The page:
Filtering software for Tasmanian libraries

Anonymous Patron writes "Here's a Press release from Paula Wriedt, MHA, Minister for Education Tasmanian public libraries and Online Access Centres will use filtering software to block access to pornographic and inappropriate websites from their computers from early next year to minimise the risk of exposure to inappropriate content by patrons and staff. Education Minister Paula Wriedt said today that a review of filtering policies within the State Library and Online Access Centres was completed, and advice had been received from the Tasmanian Library Advisory Board and the Tasmanian Communities Online Advisory Board. "The Tasmanian Government has developed a network of 48 branch and city libraries and 65 Online Access Centres that enables the Tasmanian community to have access to the Internet," she said. "Despite the educational and social benefits of the internet, there are risks associated with its use, and filtering technologies are now being used to protect young people against websites that are unsuitable. "Adult clients will also be protected from the alarm and embarrassment of inadvertently accessing pornographic material in a public place or witnessing someone else accessing this material.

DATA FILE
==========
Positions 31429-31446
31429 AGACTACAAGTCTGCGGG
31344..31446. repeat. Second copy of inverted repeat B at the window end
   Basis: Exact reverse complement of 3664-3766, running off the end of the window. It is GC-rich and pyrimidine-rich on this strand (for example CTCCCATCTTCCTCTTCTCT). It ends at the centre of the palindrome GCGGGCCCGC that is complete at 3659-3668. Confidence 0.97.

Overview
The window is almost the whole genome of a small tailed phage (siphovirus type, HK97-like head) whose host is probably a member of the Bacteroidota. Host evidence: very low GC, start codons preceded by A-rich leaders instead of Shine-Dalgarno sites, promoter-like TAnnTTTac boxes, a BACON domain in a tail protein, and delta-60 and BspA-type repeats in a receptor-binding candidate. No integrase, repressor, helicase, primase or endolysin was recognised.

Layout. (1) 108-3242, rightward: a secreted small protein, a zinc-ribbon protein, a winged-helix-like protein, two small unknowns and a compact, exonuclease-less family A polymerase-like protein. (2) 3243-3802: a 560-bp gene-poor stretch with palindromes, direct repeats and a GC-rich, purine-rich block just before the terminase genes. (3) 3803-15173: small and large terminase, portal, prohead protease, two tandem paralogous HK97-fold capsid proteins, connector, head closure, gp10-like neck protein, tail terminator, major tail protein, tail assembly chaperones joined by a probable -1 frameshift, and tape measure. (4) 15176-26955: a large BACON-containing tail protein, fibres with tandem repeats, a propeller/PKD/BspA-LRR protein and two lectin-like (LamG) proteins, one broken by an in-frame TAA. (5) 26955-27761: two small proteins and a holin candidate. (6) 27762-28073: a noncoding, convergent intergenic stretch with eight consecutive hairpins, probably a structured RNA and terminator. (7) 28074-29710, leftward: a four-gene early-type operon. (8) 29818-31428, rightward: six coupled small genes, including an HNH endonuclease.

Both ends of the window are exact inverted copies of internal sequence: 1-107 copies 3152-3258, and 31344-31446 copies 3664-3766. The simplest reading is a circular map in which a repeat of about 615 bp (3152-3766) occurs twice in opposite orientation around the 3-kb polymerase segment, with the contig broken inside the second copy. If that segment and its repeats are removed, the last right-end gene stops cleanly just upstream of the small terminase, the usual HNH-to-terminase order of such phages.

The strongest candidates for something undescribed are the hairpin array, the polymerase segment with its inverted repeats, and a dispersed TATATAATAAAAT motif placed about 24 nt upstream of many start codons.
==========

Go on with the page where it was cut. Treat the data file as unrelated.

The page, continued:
Librarians and Human Rights: End Torture Now

Kathleen writes ""Torture and Global Efforts to Combat It" is this year's topic for HUMAN RIGHTS DAY
10 DECEMBER 2005.

"Let us be clear: torture can never be an instrument to fight terror, for torture is an instrument of terror. [...]
Today, on Human Rights Day, let us recommit ourselves to the principles of the Universal Declaration of Human Rights, and let us rededicate ourselves to wiping the scourge of torture from the face of the earth."